After a few months my friend Pete asked if he would be,” stepping on my toes,” if he bought the contents of the estate.  Having no money myself I told him to go ahead.  Pete was primarily interested in the tools and Jeep accesories.  He thought the parts would make a good inventory for my business.  So numbers were discussed and finally, this past weekend, Pete, Izzy, and I went back to empty the workshops.  We spent a Friday evening and half of Saturday removing items from the workshops, organising them, and packing them in the truck. Below are some of the really nice Fire extinguishers we found.

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We ended up with boxes and boxes of tools and accesories.

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There were many first aid boxes and gas casualty boxes.

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We found three original tire pumps!!!

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And there were more mechanical parts than you can imagine.  Below is a crate of original starters and generators.

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In my next posting I will include photos of the mechanical parts, and how we removed everything from the basement workshop.  I became very good friends with an ancient chain hoist 🙂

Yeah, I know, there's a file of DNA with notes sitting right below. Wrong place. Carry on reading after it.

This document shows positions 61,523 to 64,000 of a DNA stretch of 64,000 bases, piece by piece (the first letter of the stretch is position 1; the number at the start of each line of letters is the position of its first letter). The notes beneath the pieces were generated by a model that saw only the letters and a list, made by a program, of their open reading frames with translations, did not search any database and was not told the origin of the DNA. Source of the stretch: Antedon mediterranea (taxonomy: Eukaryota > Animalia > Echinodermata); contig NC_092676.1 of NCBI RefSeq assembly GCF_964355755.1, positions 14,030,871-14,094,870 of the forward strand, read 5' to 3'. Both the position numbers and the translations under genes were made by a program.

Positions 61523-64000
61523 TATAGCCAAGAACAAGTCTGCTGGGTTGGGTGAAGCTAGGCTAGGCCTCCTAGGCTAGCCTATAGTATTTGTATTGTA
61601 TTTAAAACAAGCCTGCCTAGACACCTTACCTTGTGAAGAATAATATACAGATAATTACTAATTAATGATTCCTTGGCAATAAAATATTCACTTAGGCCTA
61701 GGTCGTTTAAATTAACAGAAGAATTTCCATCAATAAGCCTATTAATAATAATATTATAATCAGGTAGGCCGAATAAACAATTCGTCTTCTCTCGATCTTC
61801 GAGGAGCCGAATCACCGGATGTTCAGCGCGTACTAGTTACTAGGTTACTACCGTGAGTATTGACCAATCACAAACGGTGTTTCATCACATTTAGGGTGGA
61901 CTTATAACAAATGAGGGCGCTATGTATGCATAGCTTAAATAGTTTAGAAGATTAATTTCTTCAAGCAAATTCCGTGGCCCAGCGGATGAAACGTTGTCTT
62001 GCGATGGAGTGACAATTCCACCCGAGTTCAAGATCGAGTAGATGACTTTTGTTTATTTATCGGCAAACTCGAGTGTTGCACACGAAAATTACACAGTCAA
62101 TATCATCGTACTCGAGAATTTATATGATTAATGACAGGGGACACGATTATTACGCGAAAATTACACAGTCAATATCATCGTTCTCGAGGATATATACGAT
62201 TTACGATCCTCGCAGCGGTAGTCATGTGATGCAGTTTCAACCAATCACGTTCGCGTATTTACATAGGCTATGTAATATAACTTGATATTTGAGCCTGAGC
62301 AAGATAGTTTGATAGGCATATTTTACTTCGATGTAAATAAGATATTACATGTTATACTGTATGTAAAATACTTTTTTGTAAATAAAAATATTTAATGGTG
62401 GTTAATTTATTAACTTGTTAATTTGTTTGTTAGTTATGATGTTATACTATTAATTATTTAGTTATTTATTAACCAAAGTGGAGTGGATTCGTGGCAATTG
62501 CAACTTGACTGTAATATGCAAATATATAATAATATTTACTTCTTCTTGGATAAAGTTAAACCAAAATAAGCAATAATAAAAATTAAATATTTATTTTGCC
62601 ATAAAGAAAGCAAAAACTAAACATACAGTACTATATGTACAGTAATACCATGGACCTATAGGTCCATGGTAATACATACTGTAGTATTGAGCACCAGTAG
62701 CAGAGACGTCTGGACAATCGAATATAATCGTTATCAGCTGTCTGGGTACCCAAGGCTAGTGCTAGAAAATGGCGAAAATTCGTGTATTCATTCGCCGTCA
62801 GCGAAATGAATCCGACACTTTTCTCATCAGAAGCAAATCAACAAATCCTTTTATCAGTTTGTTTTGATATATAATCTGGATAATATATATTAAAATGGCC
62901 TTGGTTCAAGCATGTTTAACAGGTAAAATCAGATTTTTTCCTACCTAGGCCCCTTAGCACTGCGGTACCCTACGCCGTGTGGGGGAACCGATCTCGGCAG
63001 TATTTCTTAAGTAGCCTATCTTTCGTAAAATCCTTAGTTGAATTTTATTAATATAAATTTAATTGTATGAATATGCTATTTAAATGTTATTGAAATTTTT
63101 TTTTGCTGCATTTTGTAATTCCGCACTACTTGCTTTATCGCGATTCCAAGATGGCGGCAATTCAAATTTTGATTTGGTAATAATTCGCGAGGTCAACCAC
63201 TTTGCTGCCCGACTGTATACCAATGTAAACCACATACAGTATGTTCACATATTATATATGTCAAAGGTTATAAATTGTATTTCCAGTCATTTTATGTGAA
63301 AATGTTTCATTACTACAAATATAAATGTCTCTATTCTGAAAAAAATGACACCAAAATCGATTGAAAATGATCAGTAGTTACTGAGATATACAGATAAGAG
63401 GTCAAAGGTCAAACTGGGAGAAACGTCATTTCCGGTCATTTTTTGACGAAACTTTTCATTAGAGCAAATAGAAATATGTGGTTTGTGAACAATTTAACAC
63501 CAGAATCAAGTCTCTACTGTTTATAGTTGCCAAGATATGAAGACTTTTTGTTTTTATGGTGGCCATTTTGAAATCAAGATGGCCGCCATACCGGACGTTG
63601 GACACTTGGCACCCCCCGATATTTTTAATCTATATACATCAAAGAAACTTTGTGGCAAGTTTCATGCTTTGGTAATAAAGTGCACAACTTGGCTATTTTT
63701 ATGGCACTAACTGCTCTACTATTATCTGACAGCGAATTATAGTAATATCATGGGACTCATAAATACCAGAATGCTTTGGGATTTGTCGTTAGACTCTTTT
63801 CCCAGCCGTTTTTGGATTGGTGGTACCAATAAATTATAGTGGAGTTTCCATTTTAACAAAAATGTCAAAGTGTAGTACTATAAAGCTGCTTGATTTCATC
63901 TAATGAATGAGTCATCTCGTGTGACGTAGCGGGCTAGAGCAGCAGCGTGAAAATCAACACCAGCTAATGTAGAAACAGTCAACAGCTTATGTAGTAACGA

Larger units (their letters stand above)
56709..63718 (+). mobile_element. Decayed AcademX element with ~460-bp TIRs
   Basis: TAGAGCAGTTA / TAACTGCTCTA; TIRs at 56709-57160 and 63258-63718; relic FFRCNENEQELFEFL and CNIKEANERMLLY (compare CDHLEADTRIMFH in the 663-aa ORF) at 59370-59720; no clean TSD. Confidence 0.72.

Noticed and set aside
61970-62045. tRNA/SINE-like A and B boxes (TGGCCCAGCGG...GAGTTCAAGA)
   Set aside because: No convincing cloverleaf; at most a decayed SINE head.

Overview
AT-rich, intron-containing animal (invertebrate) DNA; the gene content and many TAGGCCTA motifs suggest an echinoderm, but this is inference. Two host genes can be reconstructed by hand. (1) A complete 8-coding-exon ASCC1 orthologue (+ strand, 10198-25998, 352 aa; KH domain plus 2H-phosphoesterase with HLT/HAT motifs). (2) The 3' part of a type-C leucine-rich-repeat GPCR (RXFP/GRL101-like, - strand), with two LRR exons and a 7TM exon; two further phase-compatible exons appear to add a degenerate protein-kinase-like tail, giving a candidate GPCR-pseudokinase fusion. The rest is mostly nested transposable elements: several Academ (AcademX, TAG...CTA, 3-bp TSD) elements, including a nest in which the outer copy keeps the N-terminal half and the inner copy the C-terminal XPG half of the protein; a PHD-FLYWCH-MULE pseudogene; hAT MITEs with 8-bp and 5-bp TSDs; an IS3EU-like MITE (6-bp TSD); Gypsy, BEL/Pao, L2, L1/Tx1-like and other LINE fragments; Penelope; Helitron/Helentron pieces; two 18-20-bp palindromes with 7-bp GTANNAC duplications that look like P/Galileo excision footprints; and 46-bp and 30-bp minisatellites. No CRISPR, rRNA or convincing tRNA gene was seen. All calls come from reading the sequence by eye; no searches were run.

If you are interested in anything you see in my photos just email me at: merlin@hansonmechanical.com We are inventorying everything again and should have prices for items within a couple weeks.

onwards and upwards!

-Merlin

(UPDATE: as of right now we know we have several Warren, Barcalo, and Vlcheck wrenches in the tool assortment.  If you are looking for any of these let me know. We do know the value of these though, so they will not be going for $5.00 or anything silly.)

College Cars

I was working on the computer today and stumbled onto a photo folder of where all this vehicle madness began.  It began with my first VW that I bought when I was 17.  I had saved up money from my variety of jobs (paperboy, museum guard, camp counselor) and was looking at various antique cars to purchase.  As Dad started with the Porsche and had VW’s he told me to find a Beetle as I would,” learn everything you need to know about cars” by working on a bug.  Here it is below.